Overall, I left thinking that I liked Barbados. We certainly had a nice relaxing visit and a good stay at our hotel, the Southern Palms. Nevertheless, I'm not sure I could say I loved the island. There are a lot of other places I'd like to check out before I plan on making a return trip.

I’ll get around to posting the photos at some point soon.

Going Home Again (20th Anniversary Edition)

Monday, September 21st, 2009

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I have a bit of confusion when it comes to the word “home”. Sometimes, home means the city where I live, Moscow. Sometimes, it means the country of my birth, the United States of America, or the city where my parents live. But my favorite reference for the word is probably Washington, DC, my hometown.

Prior to this month, I had not been “home”since my parents moved away six years ago. However, now I had the perfect excuse to visit: my 20th high school reunion.

I approached the trip with a certain amount of fear and trepidation. No, I wasn't worried about people being more successful (I'm doing OK), or better preserved (good on that front as well), but I just still can't believe it's been 20 years. Actually, 21 years, since I left for university after junior year. Time has flown by, yet so much has happened.

I stayed with a good friend (who was not a classmate) in the center of town for 3 of the 4 nights I was there. Aside from a schedule of 4 reunion events, I had plenty of other people to catch up with. Suffice to say that I had a hearty lunch and dinner pretty much every day, beginning with my traditional visit to Taco Bell on the Wednesday I arrived.

The reunion events included a school tour on the Thursday (following a major renovation), an informal drinks gathering on Friday, the formal event on Saturday (followed by several hotel room after-parties!), and a family picnic on Sunday. I attended them all, although I skipped the post-tour American football game to have dinner with a group of friends.

It must be said that I had a great time everywhere I went. All of my friends look great. They have interesting lives, families, etc. I was thrilled to catch up with people and surprised to hear they don't think I've changed a bit. I just wish I had more time with everyone.

And that's the downside of a quick trip like that, and of a high school reunion. You get snapshots of the people you know and the places you've been, but you don't really get time to soak it all in. I guess that's the price you pay for living an interesting life overseas, but for the first time in a while I really miss DC. The atmosphere in the city, under our current federal administration and probably also as a result of the work of the past couple of city mayors, is alive and exciting. Here’s hoping I make it back for another visit soon.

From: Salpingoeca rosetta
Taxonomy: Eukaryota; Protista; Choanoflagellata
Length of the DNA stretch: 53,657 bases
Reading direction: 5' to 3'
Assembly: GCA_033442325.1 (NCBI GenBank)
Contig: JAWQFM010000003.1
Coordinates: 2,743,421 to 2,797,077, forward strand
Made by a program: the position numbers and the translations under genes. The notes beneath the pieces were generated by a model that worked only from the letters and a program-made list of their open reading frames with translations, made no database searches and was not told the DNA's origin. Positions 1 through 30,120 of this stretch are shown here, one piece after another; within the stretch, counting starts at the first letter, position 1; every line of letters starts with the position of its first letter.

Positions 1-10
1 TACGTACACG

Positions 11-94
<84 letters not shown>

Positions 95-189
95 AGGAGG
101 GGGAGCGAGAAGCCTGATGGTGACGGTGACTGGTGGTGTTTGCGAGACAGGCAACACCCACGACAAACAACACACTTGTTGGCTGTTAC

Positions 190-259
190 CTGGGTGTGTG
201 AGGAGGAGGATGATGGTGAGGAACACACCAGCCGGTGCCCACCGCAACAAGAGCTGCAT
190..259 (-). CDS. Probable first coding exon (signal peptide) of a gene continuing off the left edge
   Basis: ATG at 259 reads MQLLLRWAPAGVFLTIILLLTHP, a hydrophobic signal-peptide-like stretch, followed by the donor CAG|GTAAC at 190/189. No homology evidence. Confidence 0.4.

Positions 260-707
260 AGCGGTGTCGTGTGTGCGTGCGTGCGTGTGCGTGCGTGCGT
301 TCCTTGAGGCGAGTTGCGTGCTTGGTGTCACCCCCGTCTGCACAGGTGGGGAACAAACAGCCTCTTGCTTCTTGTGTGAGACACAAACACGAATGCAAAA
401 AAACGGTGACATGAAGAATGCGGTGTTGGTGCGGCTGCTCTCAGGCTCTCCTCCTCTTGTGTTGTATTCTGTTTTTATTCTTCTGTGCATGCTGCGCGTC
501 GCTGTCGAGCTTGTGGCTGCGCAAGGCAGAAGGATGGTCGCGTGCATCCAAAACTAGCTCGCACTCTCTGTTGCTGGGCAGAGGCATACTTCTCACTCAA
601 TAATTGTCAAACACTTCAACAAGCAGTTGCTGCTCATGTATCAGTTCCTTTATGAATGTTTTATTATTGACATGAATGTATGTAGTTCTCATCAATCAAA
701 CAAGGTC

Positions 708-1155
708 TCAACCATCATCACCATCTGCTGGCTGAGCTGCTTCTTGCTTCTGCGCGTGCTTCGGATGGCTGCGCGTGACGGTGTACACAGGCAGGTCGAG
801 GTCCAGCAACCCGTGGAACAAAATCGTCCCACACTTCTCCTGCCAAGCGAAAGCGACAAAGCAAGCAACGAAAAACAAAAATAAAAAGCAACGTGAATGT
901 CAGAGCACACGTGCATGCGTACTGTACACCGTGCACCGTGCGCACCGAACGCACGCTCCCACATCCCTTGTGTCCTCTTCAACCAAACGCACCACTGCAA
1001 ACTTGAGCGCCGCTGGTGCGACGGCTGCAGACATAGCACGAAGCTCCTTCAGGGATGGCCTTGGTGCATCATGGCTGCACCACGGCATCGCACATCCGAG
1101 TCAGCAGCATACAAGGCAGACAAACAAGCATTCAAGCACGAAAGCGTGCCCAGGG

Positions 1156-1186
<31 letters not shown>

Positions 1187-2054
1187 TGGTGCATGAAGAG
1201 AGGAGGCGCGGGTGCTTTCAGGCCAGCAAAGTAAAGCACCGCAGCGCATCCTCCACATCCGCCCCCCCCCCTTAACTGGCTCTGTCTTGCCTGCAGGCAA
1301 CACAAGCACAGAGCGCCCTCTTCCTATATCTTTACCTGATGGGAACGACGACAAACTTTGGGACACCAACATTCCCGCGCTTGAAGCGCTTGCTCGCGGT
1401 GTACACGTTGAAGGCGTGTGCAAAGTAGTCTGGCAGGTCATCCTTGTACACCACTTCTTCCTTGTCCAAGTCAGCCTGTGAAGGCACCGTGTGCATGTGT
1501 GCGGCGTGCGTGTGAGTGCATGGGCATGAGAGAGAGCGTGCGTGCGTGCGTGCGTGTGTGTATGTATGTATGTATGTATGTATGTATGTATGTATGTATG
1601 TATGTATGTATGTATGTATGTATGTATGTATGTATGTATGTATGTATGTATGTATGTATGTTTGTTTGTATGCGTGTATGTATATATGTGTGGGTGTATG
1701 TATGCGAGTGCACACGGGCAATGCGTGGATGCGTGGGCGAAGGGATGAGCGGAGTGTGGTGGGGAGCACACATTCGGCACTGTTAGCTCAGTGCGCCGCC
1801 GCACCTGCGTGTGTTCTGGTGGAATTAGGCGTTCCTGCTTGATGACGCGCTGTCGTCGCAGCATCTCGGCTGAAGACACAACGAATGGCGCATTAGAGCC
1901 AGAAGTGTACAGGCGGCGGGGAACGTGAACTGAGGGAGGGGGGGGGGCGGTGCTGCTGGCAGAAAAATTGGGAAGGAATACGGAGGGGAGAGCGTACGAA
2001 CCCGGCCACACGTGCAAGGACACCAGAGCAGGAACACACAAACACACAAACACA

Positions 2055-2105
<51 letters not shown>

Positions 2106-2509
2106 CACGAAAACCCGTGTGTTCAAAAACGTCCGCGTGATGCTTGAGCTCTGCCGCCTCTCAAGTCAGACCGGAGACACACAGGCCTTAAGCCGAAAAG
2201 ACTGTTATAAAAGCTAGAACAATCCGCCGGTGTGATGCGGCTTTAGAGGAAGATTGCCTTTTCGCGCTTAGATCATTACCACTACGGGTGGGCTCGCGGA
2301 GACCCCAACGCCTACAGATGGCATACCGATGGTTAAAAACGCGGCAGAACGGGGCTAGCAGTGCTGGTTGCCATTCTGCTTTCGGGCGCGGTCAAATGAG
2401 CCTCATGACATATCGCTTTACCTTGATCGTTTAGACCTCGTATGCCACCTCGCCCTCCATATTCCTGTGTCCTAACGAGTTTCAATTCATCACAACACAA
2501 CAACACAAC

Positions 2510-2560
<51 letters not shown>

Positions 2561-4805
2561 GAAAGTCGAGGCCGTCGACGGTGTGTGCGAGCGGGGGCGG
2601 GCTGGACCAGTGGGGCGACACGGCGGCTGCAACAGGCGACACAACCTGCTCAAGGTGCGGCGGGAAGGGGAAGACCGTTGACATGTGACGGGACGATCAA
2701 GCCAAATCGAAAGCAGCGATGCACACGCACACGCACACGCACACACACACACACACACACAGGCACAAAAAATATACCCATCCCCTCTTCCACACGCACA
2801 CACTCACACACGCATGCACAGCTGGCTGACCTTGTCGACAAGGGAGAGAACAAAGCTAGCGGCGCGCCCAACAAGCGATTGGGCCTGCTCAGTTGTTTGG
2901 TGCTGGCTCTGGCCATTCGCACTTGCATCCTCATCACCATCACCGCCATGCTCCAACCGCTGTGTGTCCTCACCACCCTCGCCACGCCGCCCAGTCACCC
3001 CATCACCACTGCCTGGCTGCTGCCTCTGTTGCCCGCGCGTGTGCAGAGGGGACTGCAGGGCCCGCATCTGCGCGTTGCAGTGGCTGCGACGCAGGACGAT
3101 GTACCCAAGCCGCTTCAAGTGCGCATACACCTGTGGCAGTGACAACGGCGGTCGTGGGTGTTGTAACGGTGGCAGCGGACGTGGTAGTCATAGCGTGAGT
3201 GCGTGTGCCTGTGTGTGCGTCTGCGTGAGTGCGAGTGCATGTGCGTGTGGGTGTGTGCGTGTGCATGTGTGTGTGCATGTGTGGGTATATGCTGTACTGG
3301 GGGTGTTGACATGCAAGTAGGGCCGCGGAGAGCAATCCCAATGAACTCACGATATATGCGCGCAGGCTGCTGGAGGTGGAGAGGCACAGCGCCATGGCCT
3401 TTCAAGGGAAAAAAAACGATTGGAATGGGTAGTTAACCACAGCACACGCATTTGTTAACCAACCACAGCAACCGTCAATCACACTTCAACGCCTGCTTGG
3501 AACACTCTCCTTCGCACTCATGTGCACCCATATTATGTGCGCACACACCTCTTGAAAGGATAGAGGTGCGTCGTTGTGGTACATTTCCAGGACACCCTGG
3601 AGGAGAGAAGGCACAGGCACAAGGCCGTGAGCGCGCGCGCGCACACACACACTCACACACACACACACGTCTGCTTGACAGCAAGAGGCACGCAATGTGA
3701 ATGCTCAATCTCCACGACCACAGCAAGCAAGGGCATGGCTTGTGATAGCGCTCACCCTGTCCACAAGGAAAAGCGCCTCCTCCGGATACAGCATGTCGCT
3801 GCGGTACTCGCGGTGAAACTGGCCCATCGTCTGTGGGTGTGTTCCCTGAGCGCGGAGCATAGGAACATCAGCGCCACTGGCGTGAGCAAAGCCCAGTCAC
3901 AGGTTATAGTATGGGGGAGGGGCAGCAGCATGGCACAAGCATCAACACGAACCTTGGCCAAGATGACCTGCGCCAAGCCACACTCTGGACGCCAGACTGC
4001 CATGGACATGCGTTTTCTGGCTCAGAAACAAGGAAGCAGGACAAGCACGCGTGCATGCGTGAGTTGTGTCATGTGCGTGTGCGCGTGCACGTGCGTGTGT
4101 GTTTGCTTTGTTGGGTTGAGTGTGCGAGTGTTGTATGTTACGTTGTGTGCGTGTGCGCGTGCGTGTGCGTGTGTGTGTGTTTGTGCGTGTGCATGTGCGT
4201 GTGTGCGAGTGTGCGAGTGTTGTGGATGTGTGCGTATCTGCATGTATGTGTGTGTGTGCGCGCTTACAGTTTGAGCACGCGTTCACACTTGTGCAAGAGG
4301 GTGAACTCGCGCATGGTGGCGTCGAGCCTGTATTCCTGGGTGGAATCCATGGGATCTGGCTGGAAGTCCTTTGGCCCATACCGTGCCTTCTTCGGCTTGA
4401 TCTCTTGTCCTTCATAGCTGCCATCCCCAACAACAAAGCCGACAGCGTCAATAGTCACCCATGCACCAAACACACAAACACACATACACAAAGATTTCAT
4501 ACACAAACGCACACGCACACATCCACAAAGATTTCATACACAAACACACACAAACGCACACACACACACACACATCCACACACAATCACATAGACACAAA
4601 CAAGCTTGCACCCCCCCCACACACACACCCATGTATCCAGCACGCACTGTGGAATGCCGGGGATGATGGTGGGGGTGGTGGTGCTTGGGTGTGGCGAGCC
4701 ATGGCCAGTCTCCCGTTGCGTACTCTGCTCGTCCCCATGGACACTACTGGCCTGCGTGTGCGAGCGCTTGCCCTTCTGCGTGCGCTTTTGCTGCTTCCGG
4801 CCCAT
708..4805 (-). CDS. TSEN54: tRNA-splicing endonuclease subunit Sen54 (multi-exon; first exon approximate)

Ibiza 2009

Wednesday, September 16th, 2009

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We made our 9th annual pilgrimage to our favorite Balearic island for 10 days this month. As usual, the trip included visits to various beaches around the coast, several as-yet untried restaurants and, of course, the regular compliment of parties. As in the past 5 visits, our place of residence was the resort of Playa den Bossa (PdB), and we once again rented a car so as to explore as much of the island as possible. Despite spending 7-15 days on Ibiza over each of the past 8 summers, there still seem to be a myriad places (beaches, villages, restaurants, smaller nightclubs) we've yet to visit.

A new tactic this year was to try to “go local”on the restaurant front, taking the advice of longtime Ibiza residents on places they frequent. Beach trips were often designed around the choice of restaurant, allowing us to visit several new beaches while at the same time dining away from PdB. The system worked, for the most part, although there were occasions that our early dining time (usually around 6) clashed with the general Spanish tendency to close between lunch and dinner and reopen around 8. Still, we found a couple of new places we really enjoyed, including seafood restaurant S'Illot des Rencli in the north, Cas Mila on the west coast, and Ancient People in Ibiza Town. Michelin-listed S'Oficina in PdB also gets an honorable mention.

On the party front, the return of quality beach parties this season had to be the highlight, from the resurgence of the landmark Bora Bora to the emergence of newcomers Ushuaia, Delano and Sands, PdB has become a fun place to spend the afternoons and evenings dancing on the beach. We also found our way to a couple of local-oriented parties in smaller venues like PK2 and Aura, which I hope to repeat next time around.

The big nightclub parties Ibiza is famous for were less exciting for me this time around, although I did still go out on 9 of 11 nights. We were there just at the beginning of closing party season, but only one of the parties I attended was actually a closing party. Highlights of the trip included SuperMartXe on Fridays at Privilege, with its cabaret show, striking visuals and fun atmosphere. In terms of music, Cocoon on Mondays at Amnesia (attended twice) still takes the cake. The Zoo Project also gets a mention for a wacky good time at a great outdoor venue.

As usual, our time on the island was nowhere near sufficient, but I had further travel ahead. Suffice to say that we will be back next year, likely for the closings once again as my favorite period (openings in June) clashes with the World Cup.

The Wines of Bergerac

Saturday, September 5th, 2009

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The first Thursday in September brought one of the best, if short (24 hours!), business trips I've had in ages. The task was to take a couple of journalists to visit a winery in lovely Bergerac, France. After settling in at our hotel, located on a scenic golf course, we dined on wonderful French cuisine and tasted a variety of wines from the region. A peaceful night of sleep was followed by a winery tour and another amazing French meal before heading back to the airport.

Bergerac is a very interesting place. Rolling green hills covered with wineries and other agriculture. The countryside is dotted with little hamlets and dissected by small winding roads. The wines are fabulous too — unfortunately overshadowed by their neighbors in Bordeaux but not inferior in any way.

I'm hoping to make another, longer trip down there at some point, and also to explore the city of Bergerac, which I only saw in passing on the way to the airport. It's a wonderfully peaceful place and I've rarely eaten, and drank, so well!